Why I Am a Mormon (Book Review)

Why I Am a Mormon: My Explanation by Alan Cotton

I checked this book out of Amazon’s Kindle library because (1) if I didn’t check out a new book by the end of the month, I’d lose out on my free checkout opportunity and (2) the excerpt I had downloaded was reasonably entertaining. The author wrote the book to offer a different perspective from those found in the plethora of ex-Mormon narratives out there. He’s a British guy who converted with his wife and kids 13 years ago:

“[I] got baptized because my wife was, and I did not want to be left behind. I knew that once she had tasted the love and caring offered by the church, what I had would be insignificant. … I arranged to be baptized for all of the wrong reasons, and though I do not suggest that as a method, it worked for me because I wanted what I could see the other members had got. Smiles and happiness, and I want that for you.”

The book is written in a breezy, conversational style. It’s an extremely quick read — unless you’re a stickler for punctuation, in which case you might find your self stopping several times a paragraph to roll your eyes at inappropriate comma usage and fragmented sentences:

“The church asks you for money, it uses this money to help others who are struggling regardless of colour, race, creed or any other badge you may want to stick on anyone. If they are in dire straits they may very easily get help from the church. Be it entire nations or the humble member who has lost his job and can no longer pay his rent. Nobody is too big or too small to ask them for help, and for me, I am happy to be part of an organization that shuns greed and self interest for the greater good. Anyway, an honest tithe is 10%, now you know. As a ‘by the way’ of sorts, if you pay your tithing with a happy and cheerful heart, somehow the karma of the universe, or the grace of God, take your pick, ensures that you will gain other rewards, financial or otherwise. That is what I believe anyway. … I know that the church is run by honest and trustworthy men, every last one. If I gave them my cash it would be used for good causes and not a cent wasted. … The funny things is this, that when I do pay tithing I feel richer for paying it.”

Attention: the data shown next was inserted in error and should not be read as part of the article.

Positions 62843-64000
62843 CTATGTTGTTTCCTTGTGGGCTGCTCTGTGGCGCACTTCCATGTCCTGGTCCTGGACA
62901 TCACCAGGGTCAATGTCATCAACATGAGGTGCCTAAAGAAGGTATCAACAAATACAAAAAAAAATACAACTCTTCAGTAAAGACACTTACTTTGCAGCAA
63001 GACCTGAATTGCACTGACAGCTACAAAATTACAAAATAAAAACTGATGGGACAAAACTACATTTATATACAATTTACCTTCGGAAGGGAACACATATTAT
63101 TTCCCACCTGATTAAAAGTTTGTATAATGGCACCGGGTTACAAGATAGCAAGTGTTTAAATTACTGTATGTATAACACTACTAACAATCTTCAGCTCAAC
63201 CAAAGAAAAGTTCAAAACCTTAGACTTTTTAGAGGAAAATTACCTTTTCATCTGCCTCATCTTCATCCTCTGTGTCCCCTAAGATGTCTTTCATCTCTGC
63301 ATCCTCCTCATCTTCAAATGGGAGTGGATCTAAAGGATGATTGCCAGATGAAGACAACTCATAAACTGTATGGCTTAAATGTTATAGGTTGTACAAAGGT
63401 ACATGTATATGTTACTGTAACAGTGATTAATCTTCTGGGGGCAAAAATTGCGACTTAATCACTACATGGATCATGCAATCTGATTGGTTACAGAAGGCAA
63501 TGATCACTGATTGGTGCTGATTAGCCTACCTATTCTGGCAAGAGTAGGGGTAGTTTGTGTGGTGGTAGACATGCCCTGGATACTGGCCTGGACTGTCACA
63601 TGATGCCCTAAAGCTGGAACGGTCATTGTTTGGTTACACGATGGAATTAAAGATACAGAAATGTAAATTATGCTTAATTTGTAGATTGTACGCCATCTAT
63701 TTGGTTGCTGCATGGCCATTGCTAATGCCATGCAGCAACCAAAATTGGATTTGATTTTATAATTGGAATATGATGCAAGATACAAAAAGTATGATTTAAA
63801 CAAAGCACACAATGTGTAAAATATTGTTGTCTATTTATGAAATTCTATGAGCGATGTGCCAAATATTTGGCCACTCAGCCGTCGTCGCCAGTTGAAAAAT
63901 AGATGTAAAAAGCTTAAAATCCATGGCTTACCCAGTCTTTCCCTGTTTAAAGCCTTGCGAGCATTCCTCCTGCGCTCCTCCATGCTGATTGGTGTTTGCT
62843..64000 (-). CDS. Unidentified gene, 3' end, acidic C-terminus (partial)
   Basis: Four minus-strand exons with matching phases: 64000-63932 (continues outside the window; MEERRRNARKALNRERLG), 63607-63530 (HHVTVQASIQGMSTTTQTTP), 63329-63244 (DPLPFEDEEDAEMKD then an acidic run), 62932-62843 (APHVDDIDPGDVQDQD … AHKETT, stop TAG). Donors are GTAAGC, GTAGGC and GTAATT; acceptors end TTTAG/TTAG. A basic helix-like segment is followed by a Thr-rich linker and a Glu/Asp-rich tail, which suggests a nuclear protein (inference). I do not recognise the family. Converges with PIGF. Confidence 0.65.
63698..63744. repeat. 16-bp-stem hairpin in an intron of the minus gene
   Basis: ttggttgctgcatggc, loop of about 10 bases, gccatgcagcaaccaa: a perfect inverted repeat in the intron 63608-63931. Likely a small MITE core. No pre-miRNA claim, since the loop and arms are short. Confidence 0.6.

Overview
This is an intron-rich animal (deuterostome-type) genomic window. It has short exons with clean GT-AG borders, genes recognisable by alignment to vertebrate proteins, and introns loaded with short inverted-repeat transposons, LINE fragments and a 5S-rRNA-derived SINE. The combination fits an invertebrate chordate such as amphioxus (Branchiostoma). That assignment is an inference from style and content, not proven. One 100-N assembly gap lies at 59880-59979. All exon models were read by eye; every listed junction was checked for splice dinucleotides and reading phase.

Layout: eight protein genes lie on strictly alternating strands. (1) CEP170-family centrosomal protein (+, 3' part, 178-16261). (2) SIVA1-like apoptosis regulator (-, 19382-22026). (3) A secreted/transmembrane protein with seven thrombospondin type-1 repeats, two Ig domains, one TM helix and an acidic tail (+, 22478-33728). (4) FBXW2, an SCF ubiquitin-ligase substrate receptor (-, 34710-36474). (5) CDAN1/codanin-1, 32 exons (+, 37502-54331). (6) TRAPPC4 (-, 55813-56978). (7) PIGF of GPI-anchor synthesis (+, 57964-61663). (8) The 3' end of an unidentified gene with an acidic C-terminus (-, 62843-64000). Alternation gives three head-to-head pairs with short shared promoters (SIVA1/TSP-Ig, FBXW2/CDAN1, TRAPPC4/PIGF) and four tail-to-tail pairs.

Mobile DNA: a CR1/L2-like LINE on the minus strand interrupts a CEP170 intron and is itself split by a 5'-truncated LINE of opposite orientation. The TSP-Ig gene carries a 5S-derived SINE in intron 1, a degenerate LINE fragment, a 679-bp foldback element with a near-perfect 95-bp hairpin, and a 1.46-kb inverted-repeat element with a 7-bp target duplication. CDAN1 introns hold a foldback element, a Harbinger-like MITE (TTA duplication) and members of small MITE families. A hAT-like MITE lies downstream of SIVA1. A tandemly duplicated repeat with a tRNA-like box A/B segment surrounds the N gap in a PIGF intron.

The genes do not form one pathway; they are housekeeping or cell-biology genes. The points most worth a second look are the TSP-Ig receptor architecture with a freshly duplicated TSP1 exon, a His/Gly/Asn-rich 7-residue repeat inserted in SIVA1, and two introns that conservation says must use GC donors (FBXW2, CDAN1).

If you want deep discussion of doctrine, this book is NOT for you. It hardly talks about doctrine at all, because doctrine doesn’t seem to be a major motivator for this guy’s staying in the church. (And sometimes when he talks about doctrine or church structure he gets things not quite right, apparently because he just doesn’t pay a lot of attention to those sorts of things.)

Cotton describes himself as among “the tag-along types who try to keep a low profile” who is there in large part because of the social support found in the church — the parties, barbeques, talent nights, campouts and social groups. He likes the church because the people are nice, they support each other, and they’ve helped him to be a better husband and father:

“The Mormons believe that a family is paramount in God’s plan, they believe that the family is the center of your lives. Jobs come and go, but you will never be fired by your family, no family ever laid off its mother to save money for other projects and no family is so worthless that a round of golf is more important. They go farther than that. Part of their core belief is that families should plan to be together forever, that is forever in all eternity. A lovely concept to imagine. … I have found that this church has stuck my family together like glue. The eldest lad became inactive, but he still has what the church call ‘home teachers’ every now and again.”

For Cotton, the Church is about love first and foremost. He tells a touching story of an alcoholic friend who attends his ward. Even though drinking and smoking prevent the friend from being baptized, the ward has become a family for him:

“This guy comes to church every Sunday, even though he has to ‘top himself up’ before he leaves his home and has to go outside of the church grounds between every lesson for a cigarette. He know that he is a slave to his addiction, it has put him in the hospital, and on several occasions, an ambulance has been called out as he has had seizures and collapses to the ground. … It pains me to say this, he will die from what he is doing to himself, but he comes to church, and this has two points in itself, firstly, he knows that it is a good place to come, it has become the high spot of his week, and secondly, at no time has anyone judged him, despite the fact that he will turn up in his dirty cloths [sic] and smelling of smoke and drink. He is accepted as a brother who is struggling with addiction. This acceptance is what he has told me he likes. It helps him to feel OK about himself, while others in his life are not so forgiving.”

I don’t know if all wards are this accepting, but certainly Cotton’s ward has lots of members who understand the true meaning of Christian love.

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